Recently, the US Department of Homeland Security (DHS) announced their intentions to require US institutions to issue separate I-20 forms to degree-seeking international students who need to improve their English before beginning regular academic courses.
After they have improved their language skills, they can apply for an additional I-20 that will grant them admission to regular academic study. Currently, under conditional admission, institutions issue a single I-20 form to each student who is accepted to the university or college provisionally.
The measure is intended to refine policies on conditional admissions and pathway programmes, which blend intensive English and academic coursework. This practice emerged as a means to accommodate applicants of sufficient academic calibre who lack the language skills required for admission.
More clarity coming
Officials from the Student and Exchange Visitor Program (SEVP), the branch of Homeland Security tasked with monitoring compliance to student visa regulations, point out that this is not new; they are merely enforcing existing regulations, which state that I-20’s can only be issued to those students who meet all standards for admission.
Many are eagerly awaiting further clarity on the announcement.
The DHS will issue draft guidelines for conditional admissions and pathway programmes before the end of this year, at which point anyone is able – and encouraged – to post comments within a two-week period.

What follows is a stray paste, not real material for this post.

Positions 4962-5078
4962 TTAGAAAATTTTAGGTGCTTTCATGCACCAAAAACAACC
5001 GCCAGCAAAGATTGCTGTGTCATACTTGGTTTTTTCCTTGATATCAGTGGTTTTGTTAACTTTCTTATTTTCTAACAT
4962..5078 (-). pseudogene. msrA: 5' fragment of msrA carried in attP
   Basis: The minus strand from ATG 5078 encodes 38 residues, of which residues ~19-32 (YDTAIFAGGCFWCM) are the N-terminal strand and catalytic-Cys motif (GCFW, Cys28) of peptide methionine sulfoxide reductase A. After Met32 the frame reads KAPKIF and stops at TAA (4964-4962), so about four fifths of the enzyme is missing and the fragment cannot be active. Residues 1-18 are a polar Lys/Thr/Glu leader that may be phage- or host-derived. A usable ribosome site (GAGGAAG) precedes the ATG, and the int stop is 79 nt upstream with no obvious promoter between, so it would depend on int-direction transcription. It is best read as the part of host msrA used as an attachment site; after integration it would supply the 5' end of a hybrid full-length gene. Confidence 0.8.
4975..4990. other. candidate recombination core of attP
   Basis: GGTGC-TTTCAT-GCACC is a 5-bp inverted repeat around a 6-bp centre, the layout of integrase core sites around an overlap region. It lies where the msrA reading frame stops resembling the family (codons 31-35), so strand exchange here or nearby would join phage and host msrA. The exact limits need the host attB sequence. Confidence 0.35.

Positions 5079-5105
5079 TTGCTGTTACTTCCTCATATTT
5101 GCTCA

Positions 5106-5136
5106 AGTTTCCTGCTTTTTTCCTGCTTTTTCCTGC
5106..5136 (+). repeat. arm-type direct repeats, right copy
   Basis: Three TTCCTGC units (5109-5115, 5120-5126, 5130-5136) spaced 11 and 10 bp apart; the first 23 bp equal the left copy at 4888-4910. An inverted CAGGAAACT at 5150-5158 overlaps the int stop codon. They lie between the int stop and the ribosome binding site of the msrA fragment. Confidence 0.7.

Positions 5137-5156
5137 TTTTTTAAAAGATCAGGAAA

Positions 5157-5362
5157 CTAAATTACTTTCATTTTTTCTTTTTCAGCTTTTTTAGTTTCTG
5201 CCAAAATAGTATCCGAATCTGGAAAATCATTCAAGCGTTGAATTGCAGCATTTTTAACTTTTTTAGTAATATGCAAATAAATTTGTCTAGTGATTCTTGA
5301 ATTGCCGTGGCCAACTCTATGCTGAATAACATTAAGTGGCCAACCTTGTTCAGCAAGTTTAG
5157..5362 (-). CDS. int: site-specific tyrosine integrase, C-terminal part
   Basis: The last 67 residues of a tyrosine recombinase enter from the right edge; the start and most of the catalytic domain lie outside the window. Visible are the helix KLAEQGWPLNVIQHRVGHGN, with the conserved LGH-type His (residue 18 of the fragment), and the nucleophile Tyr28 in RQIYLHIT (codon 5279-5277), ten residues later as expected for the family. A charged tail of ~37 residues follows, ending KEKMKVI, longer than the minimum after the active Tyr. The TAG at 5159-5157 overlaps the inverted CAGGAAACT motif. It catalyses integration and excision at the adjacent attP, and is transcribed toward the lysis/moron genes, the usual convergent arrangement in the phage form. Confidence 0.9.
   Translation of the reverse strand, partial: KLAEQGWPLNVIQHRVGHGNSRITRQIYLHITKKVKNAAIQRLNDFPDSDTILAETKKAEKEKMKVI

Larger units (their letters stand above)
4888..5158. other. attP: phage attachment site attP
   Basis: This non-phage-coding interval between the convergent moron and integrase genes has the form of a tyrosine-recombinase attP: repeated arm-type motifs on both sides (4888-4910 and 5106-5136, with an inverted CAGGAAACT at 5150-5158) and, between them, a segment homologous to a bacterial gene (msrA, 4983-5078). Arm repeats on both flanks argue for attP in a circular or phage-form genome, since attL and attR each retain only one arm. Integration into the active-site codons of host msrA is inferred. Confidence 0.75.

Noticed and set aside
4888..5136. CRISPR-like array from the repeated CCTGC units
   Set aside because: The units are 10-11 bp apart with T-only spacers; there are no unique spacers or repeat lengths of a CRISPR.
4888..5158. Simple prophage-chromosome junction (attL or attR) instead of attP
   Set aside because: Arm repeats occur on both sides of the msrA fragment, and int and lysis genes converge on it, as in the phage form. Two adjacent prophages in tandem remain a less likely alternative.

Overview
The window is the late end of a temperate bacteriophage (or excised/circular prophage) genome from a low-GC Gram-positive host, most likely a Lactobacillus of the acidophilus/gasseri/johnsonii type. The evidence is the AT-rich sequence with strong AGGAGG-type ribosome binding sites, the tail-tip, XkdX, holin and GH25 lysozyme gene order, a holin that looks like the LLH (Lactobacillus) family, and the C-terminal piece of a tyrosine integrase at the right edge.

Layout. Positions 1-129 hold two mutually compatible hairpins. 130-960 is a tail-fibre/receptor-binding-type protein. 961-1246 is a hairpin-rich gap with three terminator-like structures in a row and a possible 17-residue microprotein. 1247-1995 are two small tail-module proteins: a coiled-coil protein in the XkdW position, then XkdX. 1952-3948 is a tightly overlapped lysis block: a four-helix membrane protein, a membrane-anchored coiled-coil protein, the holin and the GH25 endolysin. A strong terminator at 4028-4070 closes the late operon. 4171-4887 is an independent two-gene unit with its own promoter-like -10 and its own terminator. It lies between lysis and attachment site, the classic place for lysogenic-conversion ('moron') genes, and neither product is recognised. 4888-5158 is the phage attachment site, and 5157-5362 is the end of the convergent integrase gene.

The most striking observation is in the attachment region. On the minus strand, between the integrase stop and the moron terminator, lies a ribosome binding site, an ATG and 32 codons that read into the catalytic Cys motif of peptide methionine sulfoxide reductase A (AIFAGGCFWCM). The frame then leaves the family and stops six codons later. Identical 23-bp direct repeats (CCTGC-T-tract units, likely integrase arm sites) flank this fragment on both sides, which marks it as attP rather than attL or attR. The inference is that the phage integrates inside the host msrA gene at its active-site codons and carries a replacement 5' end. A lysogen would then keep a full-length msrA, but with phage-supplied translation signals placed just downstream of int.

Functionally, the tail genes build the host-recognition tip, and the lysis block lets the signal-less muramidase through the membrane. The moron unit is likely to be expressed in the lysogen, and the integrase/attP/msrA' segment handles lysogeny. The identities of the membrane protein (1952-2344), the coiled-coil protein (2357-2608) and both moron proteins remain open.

This feedback can be submitted, once the draft is issued, via the Study in the States website.
The American Association of Intensive English Programs (AAIEP) together with the Consortium of University and College Intensive English Programs (UCIEP) will also likely issue their own statements in response, as will NAFSA.
Confusion and concern amongst institutions
The announcement has caused discontent among affected institutions, who feel that the measure ignores proven educational policies and hurts international student recruitment.
“Universities and colleges continue to be concerned about how conditional admissions will operate in the future,” explained Patricia Juza, Vice President for Advocacy for the AAIEP and Director of Continuing and Professional Studies Global Programs at City University of New York – Baruch College. She continued:
“These changes potentially can make the US less competitive when compared with other countries, particularly for graduate programmes and undergraduate STEM programmes. We all want to find the best fit between students and schools, but if the DHS is going to put up roadblocks, we risk not being able to get the best quality students at our institutions.”
The new policy also seems to conflict with the US’s goal to attract more international students.
To date, the US remains the most attractive country for international students, as the recent ICEF i-grad Agent Barometer also showed. However, colleges and universities in the US are curious how recruitment agencies abroad view the recent announcement, and fear that these regulations will affect the attractiveness of the US as a study destination.
Furthermore, studies have shown that family is a powerful influence on study abroad decisions, and US-based institutions are also concerned that parents will encourage their children to study in a destination that utilises a more streamlined admissions process, with more reliable admissions results for their children looking to earn full degrees.
Repercussions for student recruitment
Many international students prefer conditional admission because they receive the I-20 for a degree programme, rather than a language programme. In the experience of some English language programme directors, US consulates are more reluctant to issue visas to language students because they appear “less committed” to long-term study. Additionally, it’s generally easier for students to obtain an F-1 visa if an I-20 is obtained first.